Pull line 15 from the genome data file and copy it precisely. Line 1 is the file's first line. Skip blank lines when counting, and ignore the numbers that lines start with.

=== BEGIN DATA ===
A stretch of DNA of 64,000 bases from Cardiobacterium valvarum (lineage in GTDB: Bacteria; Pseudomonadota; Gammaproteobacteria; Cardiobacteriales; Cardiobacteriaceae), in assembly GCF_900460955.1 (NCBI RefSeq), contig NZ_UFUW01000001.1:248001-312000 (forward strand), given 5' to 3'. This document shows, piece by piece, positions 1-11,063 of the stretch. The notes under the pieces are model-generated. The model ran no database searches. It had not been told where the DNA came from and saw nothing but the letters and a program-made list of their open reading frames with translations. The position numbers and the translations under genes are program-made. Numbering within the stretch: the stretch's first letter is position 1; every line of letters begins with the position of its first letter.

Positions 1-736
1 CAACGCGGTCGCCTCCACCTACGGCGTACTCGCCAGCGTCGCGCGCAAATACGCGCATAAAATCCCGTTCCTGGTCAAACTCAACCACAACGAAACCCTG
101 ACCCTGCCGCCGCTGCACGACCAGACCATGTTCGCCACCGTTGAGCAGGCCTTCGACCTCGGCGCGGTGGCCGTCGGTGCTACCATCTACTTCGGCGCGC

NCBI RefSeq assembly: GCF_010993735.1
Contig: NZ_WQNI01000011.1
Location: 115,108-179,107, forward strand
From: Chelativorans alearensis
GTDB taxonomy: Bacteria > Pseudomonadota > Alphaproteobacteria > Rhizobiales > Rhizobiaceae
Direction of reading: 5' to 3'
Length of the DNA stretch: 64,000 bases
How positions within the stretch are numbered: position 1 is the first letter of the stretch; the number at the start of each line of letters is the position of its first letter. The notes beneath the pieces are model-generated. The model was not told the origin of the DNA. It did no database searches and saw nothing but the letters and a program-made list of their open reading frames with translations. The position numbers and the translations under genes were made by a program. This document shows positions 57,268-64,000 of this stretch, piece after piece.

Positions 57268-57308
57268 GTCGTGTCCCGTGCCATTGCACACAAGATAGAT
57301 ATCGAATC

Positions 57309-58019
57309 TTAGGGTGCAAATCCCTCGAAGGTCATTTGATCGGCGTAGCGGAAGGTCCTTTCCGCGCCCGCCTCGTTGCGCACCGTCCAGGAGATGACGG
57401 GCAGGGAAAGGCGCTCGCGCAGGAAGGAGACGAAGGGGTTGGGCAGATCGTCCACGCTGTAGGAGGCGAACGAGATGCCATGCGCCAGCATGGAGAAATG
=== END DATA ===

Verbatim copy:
57301 ATCGAATC